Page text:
Furthermore, we will keep SFP’s fresh and frozen tuna market partners informed of developments with the FIP(s) via our Fresh & Frozen Tuna Supply Chain Roundtable, in order to drive improvements by Indonesian suppliers. 

UoA

Indian Ocean Bigeye tuna

Indian Ocean Yellowfin tuna

Indian Ocean  Albacore tuna

Pacific Ocean Yellowfin tuna

Pacific Ocean      Bigeye tuna

Species

Thunnus obesus

Thunnus albacares

Thunnus alalunga

Thunnus albacares

Thunnus obesus

Geographical area

Indian Ocean WPP 572 and WPP 573 in Exclusive Economic Zone (EEZ) of Indonesia and International Waters (FAO Region 57)

WPP 714 (Archipelagic Waters), and 715, 716, 717 (EEZ) (FAO 71))

Management

Local Indonesian / MMAF Management: (WPP 572, WPP 573)

International IOTC Management Resolutions.

Local Indonesian / MMAF Management: (WPP 714)

International: (WPP 716 and 717); WCPFC CMMs.

Client group

243 > 30 GT vessels.

Plus numerous <30 GT vessels.

55 > 30 GT vessels.

Plus numerous <30 GT vessels.

Other eligible fishers

All Indonesian licensed Longline vessels, operating from Indonesian ports of Benoa (Bali), Port Nizam Zachman, Cirebon and Tanjung Priok (Jakarta), Semarang, Banyuwangi, Pekalongan and Tanjung Wangi (Java), and Pontianak (West Kalimantan) and, which enter into the agreement with the client fishery.

All Indonesian licensed Longline vessels, Bitung and Ambon, which enter into the agreement with the client fishery.

 

FIP Participants include:

Asosiasi Tuna Longline Indonesia (ATLI)

PT Bali Maya Permai

PT Hatindo Makmur

PT Intimas Surya

PT Permata Marindo Jaya

PT. Sumber Mina Samudra (formerly PT. Bali Baramundi)

PT Bandar Nelayan

Background

Under Target 75 we are seeking to achieve 75% of global production of key seafood sectors (including both shelf-stable and fresh/frozen tuna sectors) to be either improving (i.e. in a credible FIP making adequate progress) or sustainable (i.e. MSC certified). Accordingly, there are two tactical ‘successes’ based on T75:

FIP Leads

Organization Name 
Indonesia Longline Tuna Association (ATLI)
Organization Type 
Industry
Primary Contact 
Ivan Jorgih
Organization Name 
Indonesia Longline Tuna Association (ATLI)
Organization Type 
Industry
Primary Contact 
Richi Richardo
Enter the public contact information for the leader of the FIP. This information will be displayed on FisheryProgress.org for users who want to contact the FIP.
Expiration Date 
July 2020

Overview

What is a Prospective FIP?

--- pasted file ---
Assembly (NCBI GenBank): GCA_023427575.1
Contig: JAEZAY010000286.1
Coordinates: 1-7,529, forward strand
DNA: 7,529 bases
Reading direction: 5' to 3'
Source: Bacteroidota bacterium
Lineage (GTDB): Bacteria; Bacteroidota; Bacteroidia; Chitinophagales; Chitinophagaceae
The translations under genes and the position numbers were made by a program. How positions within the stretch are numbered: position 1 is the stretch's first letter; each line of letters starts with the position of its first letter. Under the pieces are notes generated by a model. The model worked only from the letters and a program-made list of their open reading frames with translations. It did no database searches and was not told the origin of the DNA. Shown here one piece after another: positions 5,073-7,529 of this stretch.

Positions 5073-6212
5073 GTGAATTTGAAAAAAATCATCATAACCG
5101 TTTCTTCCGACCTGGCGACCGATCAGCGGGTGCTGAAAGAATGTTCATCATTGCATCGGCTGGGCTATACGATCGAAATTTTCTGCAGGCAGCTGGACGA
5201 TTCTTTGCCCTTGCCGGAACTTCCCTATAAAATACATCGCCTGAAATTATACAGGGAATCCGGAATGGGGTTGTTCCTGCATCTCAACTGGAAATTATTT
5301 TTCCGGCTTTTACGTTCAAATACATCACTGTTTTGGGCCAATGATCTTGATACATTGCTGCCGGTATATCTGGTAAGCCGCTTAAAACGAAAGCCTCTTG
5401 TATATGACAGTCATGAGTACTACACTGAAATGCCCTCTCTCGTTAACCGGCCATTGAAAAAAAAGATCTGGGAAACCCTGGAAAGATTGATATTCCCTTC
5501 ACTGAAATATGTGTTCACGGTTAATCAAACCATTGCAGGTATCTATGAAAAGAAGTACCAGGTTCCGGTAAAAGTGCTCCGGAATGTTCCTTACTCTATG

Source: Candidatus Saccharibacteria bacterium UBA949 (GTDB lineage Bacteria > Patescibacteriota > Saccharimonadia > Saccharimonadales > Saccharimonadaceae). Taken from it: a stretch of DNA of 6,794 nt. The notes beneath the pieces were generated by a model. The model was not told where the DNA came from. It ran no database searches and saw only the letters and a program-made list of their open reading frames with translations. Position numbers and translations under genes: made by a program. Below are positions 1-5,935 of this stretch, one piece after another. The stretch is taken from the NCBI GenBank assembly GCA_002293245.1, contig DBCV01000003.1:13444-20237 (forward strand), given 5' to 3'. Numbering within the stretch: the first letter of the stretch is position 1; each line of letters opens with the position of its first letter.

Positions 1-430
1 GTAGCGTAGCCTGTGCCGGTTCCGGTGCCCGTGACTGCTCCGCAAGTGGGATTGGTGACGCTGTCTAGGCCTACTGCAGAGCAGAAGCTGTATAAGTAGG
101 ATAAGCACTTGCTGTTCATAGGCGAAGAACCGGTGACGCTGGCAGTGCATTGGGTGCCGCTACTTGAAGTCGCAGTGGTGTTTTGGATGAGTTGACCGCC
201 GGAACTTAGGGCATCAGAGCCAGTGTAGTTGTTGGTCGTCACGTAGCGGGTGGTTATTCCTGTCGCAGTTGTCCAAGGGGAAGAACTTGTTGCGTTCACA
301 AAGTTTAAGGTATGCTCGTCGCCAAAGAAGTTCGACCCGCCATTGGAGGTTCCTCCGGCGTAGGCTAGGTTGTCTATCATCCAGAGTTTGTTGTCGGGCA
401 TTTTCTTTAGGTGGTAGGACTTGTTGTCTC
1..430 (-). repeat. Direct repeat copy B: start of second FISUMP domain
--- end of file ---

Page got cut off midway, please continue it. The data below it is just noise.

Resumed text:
Prospective FIPs intend to meet the requirements for active FIPs within one year. These projects are posted on FisheryProgress to help users identify opportunities to support developing FIPs and prevent the start of duplicate FIPs. Prospective FIPs are not yet demonstrating progress toward sustainability.

The fishing fleet consists of six industrial purse seine fishing vessels operating in the Central Western Pacific Ocean varying in length from around 50m to 90m that are all company (CFC) owned. These vessels target Skipjack and yellowfin tuna. The RFMO is the Western Central Pacific Fisheries Commission (WCPFC). Parties to the Nauru Agreement (PNA) is a sub-regional agreement on terms and conditions for tuna purse seine fishing licenses in the region. The PNA provides the basis to establish a limit on vessel days known as the VDS. The allocation is zonal with days allocated to each country in the Arrangement. The CFC fleet fish both in the EEZs (exclusive economic zones) of coastal states as well as the high seas. Some of the coastal states include Papua New Guinea, Kiribati, Federated States of Micronesia, Marshall Islands, Nauru, Palau, Solomon Islands, Tuvalu and Tokelau. The catches in each country vary significantly between years for any specific month depending on the migration patterns of the tuna. The majority of the fishing occurs by setting the purse seine around schools aggregating near naturally drifting or purpose-built Fish Aggregating Devices know as FADs. Although the CFC boats catch tuna from both free and associated schools during fishing trips, the majority of vessels use FADs. Searching for the FADs and fish schools and assessing their size and direction of movement is an important part of their fishing operation. The tuna are generally sold and transhipped onto carrier vessels for processing in Bangkok, in ports such as Pohnpei, FSM. The FIP will focus on the use of non-entangling FADs and implementation of bycatch mitigation and handling best practices; as well as moving towards using biodegradable material for the FAD design and construction and recovery/coastal awareness programs.